Tears sprang to my eyes as Liz’s words rang through my mind and vibrated in my heart. I AM a hummingbird. I was so overcome with emotion.
And then it hit even deeper. As I wrote about in my memoir, Through Frankie’s Eyes I believe with all my heart that Frankie came to me two weeks after her death as a hummingbird.
It was late one afternoon almost four years ago when I was sitting on the deck, lost in thought about Frankie, that a hummingbird fluttered about a foot in front of my face. She flitted back and forth – back and forth. This had never happened before. I don’t know really how long this lasted, but the feelings that ran through me in those moments were hard to deny that it was her.
In my heart I believe it was Frankie sending me a message that she was okay – she was still with me – and that I would be okay. Because as I wrote about in my memoir I had tied my identity so close to Frankie and my work with her that I didn’t know how to move on without her.
As these thoughts swirled through my mind this morning I had another aha! that perhaps Frankie was letting me know that it was okay for me to be a hummingbird. She was showing me that I could go on to follow other dreams in my heart.
My heart smiles as it feels like another full circle moment. But mostly a confirmation that everything I felt those three years of transition was okay. We are allowed to pursue what we want and to take the time to figure things out.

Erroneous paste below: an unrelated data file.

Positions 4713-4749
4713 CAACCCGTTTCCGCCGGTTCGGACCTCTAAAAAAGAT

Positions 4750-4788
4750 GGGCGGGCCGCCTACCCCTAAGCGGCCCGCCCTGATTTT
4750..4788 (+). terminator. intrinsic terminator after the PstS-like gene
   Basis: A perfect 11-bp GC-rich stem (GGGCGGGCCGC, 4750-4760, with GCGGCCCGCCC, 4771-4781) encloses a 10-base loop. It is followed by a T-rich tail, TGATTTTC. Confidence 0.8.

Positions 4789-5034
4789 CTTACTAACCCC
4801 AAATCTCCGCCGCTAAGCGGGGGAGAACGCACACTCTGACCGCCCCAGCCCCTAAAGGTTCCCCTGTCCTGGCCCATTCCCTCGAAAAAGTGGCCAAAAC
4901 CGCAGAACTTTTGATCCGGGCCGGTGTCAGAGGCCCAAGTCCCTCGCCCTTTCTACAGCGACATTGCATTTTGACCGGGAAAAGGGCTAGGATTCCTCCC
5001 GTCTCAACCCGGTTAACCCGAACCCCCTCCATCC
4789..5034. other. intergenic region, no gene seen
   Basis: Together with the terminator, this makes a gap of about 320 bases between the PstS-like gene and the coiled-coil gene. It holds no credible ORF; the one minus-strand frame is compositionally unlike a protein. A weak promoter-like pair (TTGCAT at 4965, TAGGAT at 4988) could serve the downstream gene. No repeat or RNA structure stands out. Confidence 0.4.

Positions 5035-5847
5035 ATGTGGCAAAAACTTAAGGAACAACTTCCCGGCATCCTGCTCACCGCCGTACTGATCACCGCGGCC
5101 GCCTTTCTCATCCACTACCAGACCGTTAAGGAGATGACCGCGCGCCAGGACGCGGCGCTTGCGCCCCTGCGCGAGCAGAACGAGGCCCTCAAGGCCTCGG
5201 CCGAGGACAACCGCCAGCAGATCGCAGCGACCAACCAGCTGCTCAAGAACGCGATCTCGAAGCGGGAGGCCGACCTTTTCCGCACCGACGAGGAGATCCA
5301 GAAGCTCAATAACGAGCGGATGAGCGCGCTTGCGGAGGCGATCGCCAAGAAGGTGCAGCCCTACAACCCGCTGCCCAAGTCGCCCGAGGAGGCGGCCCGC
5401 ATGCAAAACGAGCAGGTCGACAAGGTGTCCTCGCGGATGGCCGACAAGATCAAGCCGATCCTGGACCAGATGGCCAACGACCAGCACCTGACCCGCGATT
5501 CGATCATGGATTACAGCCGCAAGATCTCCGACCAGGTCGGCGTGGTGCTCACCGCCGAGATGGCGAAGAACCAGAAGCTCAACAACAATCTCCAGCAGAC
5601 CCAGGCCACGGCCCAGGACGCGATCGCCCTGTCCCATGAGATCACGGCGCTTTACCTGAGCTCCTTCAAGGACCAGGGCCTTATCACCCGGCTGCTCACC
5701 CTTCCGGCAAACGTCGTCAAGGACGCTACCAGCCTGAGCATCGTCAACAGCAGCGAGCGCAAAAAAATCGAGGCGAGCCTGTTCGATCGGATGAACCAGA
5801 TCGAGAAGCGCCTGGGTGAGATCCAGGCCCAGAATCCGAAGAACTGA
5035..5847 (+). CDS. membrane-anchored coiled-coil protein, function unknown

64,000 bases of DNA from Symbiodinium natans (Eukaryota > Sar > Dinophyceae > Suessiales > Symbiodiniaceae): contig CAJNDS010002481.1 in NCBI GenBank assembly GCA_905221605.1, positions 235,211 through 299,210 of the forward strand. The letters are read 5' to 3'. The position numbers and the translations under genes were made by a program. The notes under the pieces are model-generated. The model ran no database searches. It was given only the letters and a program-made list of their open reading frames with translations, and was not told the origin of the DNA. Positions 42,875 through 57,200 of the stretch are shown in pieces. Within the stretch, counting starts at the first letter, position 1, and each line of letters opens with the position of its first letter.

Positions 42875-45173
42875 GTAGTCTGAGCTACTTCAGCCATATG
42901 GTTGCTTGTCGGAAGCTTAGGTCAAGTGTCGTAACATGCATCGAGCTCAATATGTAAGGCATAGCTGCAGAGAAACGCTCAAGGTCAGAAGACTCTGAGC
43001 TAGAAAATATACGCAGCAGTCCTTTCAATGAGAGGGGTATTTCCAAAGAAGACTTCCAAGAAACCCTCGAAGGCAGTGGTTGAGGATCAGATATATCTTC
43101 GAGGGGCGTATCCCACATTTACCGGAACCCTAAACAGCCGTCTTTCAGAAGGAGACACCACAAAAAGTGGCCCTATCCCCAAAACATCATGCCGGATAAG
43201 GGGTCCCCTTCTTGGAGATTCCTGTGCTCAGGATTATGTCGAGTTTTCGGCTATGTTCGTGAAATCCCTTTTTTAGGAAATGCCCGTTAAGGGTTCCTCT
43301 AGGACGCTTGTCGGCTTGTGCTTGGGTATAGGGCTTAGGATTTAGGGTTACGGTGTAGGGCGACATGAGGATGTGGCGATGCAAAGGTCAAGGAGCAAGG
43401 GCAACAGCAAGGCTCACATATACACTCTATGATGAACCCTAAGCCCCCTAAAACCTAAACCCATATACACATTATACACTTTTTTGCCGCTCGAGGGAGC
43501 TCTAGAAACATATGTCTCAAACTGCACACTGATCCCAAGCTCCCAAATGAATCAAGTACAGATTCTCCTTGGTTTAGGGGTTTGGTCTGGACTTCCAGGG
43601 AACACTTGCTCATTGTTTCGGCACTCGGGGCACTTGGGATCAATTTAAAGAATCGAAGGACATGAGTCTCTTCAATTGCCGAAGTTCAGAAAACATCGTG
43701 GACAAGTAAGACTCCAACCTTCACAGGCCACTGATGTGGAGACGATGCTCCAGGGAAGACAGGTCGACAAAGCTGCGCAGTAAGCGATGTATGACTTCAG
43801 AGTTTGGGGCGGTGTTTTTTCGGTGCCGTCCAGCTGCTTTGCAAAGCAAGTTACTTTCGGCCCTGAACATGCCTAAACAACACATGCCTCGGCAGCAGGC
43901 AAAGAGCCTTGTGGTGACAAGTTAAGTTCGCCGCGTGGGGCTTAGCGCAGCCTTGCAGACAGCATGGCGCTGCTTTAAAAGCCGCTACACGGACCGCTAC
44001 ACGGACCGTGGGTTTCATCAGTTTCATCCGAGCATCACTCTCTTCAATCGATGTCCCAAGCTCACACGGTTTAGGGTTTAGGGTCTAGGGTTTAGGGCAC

I don’t know how Elizabeth Gilbert does it with her thoughts that resonate deeply with so many women. But I, for one, am so grateful for her. And I’m grateful for the little dachshund on wheels, Frankie, who I also believe just sent me another message to keep following my heart.
Here is the interview with Liz if you’d like to watch it yourself.
Yellow finches at my feeder. Robins splashing in the bird bath right outside my writing cottage door. Hummingbirds dashing back and forth to the sweet nectar hanging within site of my writing desk.
The first hummingbird I saw just a few days ago, well, I just had to sit for a moment in the grace of its tiny, exquisite beauty. I think my eyes were wide as saucers, afraid to blink that I might miss his sweetness perched upon the feeder drinking to his hearts content.
Each season with the arrival of the first hummingbird, I pause, like I did this time too–my hands in prayer over my heart. A sweet reminder of when I’m sure Frankie, my dachshund, visited me as a hummingbird a few weeks after she died.
I loved to call her my little hummingbird, so it’s not surprising I felt her spirit hovering a few inches in front of my face as a hummingbird whose wings were fluttering so fast as if to say, “I made it, Mom! I’m free! I’m free! And I’m happy!”
There is life all around me with the all the busy wings a flappin’ here, there and everywhere…and it is contagious as I feel a new aliveness within me, too.